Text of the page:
It is critical to fix fish for histology as soon as possible after fish are killed to avoid post-mortem changes. If possible, do not use dead fish because significant autolytic changes may occur in 15-20 min after death. Fish are preserved in formaldehyde based fixative such as Davidson’s or Dietrich’s solutions for histology. Open the visceral cavity of the fish by cutting and removing a small section of the abdominal wall. Then place fish whole in the fixative at approximately 1:20 (v/v) tissue to fixative. We have found Dietrich’s or Davidson's solution to be the best all around fixative for processing whole zebrafish for histological examination. The entire fish can be processed (usually cut in sagittal sections) and representative organs can be visualized in multiple sections on one or two slides.
Under special circumstances, electron microscopical examinations may be warranted. The general principles for histology applies for collecting specimens for electron microscopy, but freshness of tissues at fixation and proper infiltration of tissues is even more critical. Therefore, small pieces of tissue should be minced in cold glutaraldehyde based fixative into pieces about 2 mm3 maximum. The fixed tissue is stored overnight in this solution, then transferred to the appropriate buffer solution. Samples in EM fixatives and buffers should be refrigerated. There are many EM fixatives and buffers. The Appendix provides a recipes for Millonig’s buffer and fixative. Transmission electron microscopy can be performed with limited success on tissues fixed in neutral buffered formalin, but is very poor with acidic fixatives, such as Davidson's or Dietrich’s solutions.
Some bacterial infections, such as surface gliding bacteria and Mycobacterium spp., can be identified by simple Gram or acid fast stains (e.g., Ziehl Neelsen). However, the diagnosis of other bacterial diseases requires isolation of the bacteria in culture. In this case, live fish should be delivered to the laboratory, but this may not be practical in some situations. For this reason, methods for obtaining initial cultures are provided below. The bacterial cultures can then be sent to a laboratory for complete identification.
Use only freshly sacrificed fish for bacteriological examinations as dead fish from the tanks are essentially worthless. Disinfect the surface of the fish with 70 % ethanol. Flame-sterilize the dissecting instruments. Two methods are used for obtaining inocula from the kidney. For the visceral method, open the visceral cavity by making an incision in abdominal wall. Make sure not to cut into the gastrointestinal tract. Then push aside the swim bladder with flame-sterilized forceps and insert a sterile swab or loop into the kidney. For the dorsal method, enter the kidney by lateral incision dorsal to the kidney (i.e., near the lateral line). Streak the specimen on Tryptic Soy Agar or blood agar bacteriological plates, seal the plates, keep at a room temperature, and send the plates to the microbiology laboratory for further diagnosis.
For gliding bacteria (Cytophaga, Flexibacter and Flavobacterium spp.), we recommend Cytophaga Medium. Although the lesions may exhibit massive numbers of gliding bacteria, other bacteria (e.g., Aeromonas spp.) may overgrow the former. Therefore, the best way to obtain pure cultures of gliding bacteria is to homogenize the infected tissue (e.g., gills, skin and muscle) in sterile water, and inoculate plates in serial log dilutions.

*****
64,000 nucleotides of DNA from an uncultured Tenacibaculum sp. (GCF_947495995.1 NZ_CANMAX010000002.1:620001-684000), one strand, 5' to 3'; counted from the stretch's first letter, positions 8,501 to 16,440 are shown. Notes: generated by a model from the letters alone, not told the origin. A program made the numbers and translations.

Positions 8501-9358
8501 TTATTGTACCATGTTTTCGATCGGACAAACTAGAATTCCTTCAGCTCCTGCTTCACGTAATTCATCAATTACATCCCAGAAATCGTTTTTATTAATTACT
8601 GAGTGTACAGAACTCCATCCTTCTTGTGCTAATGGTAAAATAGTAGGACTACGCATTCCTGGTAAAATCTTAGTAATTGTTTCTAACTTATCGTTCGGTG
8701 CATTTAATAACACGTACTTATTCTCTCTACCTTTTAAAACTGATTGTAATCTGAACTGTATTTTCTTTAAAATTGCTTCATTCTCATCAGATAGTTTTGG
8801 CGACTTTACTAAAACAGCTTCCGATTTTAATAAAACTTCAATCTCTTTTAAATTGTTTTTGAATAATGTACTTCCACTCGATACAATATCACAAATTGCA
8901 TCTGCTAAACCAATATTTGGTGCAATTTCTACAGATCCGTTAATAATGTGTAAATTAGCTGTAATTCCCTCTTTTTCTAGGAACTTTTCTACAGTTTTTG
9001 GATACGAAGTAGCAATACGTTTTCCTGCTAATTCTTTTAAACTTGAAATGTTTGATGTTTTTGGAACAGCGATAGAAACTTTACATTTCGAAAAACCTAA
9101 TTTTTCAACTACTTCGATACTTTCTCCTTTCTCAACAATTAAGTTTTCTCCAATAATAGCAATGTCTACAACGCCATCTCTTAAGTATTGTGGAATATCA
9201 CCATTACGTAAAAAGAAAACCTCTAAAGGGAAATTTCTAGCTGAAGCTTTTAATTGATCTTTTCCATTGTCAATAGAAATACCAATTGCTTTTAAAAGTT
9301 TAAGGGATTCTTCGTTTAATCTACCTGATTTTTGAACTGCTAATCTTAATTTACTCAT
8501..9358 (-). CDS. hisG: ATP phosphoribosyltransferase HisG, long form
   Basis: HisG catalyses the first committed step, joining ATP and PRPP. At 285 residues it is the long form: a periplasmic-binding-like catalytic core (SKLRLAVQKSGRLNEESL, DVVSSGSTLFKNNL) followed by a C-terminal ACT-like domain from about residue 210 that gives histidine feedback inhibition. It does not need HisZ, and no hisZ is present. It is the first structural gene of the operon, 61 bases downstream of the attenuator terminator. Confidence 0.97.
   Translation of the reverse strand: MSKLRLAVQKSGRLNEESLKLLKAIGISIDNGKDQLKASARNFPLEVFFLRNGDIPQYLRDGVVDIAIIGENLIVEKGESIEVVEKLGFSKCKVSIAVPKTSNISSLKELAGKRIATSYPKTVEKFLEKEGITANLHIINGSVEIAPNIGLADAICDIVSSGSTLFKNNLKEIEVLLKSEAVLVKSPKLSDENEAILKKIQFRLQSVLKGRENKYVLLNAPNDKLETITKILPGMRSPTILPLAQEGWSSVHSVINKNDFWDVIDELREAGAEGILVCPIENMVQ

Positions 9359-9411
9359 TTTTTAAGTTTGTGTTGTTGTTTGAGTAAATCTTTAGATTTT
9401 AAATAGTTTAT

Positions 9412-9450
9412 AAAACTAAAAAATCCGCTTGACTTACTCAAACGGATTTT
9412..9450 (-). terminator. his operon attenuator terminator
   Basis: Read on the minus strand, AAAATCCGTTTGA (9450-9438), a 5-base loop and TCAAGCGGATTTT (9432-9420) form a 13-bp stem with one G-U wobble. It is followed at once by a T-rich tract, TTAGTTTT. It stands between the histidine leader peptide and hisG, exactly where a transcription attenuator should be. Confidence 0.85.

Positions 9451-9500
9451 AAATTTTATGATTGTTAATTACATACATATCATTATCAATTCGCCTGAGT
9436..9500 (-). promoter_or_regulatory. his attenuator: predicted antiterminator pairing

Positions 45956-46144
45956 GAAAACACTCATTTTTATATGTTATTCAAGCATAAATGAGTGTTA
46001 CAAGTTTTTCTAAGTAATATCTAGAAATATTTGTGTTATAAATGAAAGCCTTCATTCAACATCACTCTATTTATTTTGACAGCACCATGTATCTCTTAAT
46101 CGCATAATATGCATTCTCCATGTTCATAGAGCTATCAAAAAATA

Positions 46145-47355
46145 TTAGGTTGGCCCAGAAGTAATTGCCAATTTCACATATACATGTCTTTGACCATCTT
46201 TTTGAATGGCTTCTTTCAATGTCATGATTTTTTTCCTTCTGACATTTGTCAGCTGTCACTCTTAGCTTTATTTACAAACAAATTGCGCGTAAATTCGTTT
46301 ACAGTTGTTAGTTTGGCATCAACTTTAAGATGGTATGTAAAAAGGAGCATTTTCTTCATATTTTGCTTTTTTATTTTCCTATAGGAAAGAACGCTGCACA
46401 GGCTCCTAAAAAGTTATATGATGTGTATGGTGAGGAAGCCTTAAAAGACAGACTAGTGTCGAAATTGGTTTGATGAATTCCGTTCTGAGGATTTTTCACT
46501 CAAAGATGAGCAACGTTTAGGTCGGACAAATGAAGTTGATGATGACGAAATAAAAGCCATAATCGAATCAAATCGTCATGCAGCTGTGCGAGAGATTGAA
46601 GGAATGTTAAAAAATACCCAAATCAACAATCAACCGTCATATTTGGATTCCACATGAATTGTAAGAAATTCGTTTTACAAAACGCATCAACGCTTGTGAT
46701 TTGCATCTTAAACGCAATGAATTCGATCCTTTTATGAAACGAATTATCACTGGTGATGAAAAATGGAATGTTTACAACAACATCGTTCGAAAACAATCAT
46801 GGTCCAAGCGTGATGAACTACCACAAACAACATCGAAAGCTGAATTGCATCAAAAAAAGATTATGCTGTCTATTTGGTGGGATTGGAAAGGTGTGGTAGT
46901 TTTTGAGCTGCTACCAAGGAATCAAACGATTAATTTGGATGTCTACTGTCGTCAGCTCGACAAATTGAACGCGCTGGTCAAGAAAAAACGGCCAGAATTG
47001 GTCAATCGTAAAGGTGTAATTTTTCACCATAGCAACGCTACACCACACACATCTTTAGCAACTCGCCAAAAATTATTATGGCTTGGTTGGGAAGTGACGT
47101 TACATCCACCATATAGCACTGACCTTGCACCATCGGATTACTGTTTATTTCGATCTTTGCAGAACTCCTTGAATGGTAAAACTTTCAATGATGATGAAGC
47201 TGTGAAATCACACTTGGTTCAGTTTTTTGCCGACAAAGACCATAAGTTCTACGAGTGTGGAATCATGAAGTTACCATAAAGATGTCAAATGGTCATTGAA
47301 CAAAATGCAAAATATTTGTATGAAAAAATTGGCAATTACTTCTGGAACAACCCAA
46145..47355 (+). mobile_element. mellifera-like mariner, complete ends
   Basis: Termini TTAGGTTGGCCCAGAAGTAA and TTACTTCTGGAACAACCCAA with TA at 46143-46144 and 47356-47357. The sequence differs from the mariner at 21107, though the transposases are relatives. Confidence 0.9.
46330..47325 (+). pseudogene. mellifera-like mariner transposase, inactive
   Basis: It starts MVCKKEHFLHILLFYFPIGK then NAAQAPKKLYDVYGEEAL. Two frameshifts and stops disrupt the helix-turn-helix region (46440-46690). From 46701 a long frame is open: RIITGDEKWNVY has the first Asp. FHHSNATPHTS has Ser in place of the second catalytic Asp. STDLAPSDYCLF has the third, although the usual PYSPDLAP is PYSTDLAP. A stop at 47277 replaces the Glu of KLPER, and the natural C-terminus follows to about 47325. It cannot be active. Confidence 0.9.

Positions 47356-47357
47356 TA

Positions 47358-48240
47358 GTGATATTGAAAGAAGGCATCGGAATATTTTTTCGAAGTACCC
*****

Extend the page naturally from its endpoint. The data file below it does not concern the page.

Gram-stained preparations may reveal bacteria when they are numerous in infected tissue. Smear or imprint suspect tissues thinly on a glass slide, air dry and fix the slide by gently heating the slide over an open flame for 3-5 seconds. Gram stain kits are available from scientific supply houses and include instructions for their use.
As with bacterial diseases, isolation of viruses in culture may be required to diagnose a viral disease, and culture is best conducted on tissues collected from freshly killed fish. If this is not practical, the fish should be refrigerated for no longer than 24 h before examination. As a last resort, fish for virus examination can be frozen. The specimens are then transported to a qualified fish virology laboratory. At present, there are no known viral diseases of zebrafish colonies. However, as has been the case with other relatively new forms of fish culture, as fish health researchers thoroughly investigate outbreaks and incorporate tissue culture in their examinations, it is very likely that “new” viral diseases will be recognized in zebrafish.
DNA-based diagnostic tests utilizing polymerase chain reaction (PCR) are becoming increasingly common in fish health diagnostics because they are very sensitive and specific. With zebrafish, we have developed a PCR test for the neural microsporidian Pseudoloma neurophilia, and Astrofsky et al. (2000) used PCR tests to identify and differentiate different species of Mycobacterium. Because of the extreme sensitivity with PCR, great care should be taken to avoid cross contamination between samples. Bleach instruments between samples. Samples are either frozen immediately or preserved in ethanol. Mixed results are achieved when using formalin preserved tissues for genotypic analysis. Moore et al. (2001) found that decalcification procedures, which are routinely used when processing zebrafish for histology, are particularly detrimental for molecular analyses.
It is important that you contact the diagnostic laboratory prior to shipping live fish. If possible, food should be withheld from fish for 24 hours prior to packaging and shipping. The water used for shipping should be held separate from the fish before packaging. Sodium chloride can be added to the shipping water at a rate of 2 ppt (2.0 g NaCl per liter water) to help reduce osmotic stress. Fill shipping bags 1/3 full of clean water and gently place fish into the bag. The bag should be sealed such that an approximate ratio of 1/3 water, 2/3 air is maintained. Bags are typically sealed by twisting the top and then folding the twisted end over and securing it onto itself with a rubber band. The bag is then placed within a second bag and sealed in the same manner. Place the bag in an insulated shipping container. Live specimens should be shipped early in the week to ensure arrival and adequate processing time.
It is not always possible to obtain live or fresh specimens. If only dead fish can be provided for laboratory examination, they should be refrigerated and examined within 24 h. If fish cannot be delivered to a laboratory within 24 h, then fish should be preserved by fixation in tissue preservatives for histology unless otherwise indicated. Each method of preservation has certain advantages and disadvantages, as indicated in following table.
Transport of Tissues in Fixative. For shipment of preserved fish, replace fixative with 70% alcohol and soak overnight. Drain off excessive fluids, wrap tissues in alcohol-soaked paper towels, and seal in a leak-proof container.
Transport of Frozen Fish. Freeze fish in a plastic bag and ship in an insulated container with ice packs.
Transport of Refrigerated Fish. Place fish in a plastic bag and surround the bag with ice or ice packs. Ship in a leak-proof, insulated container.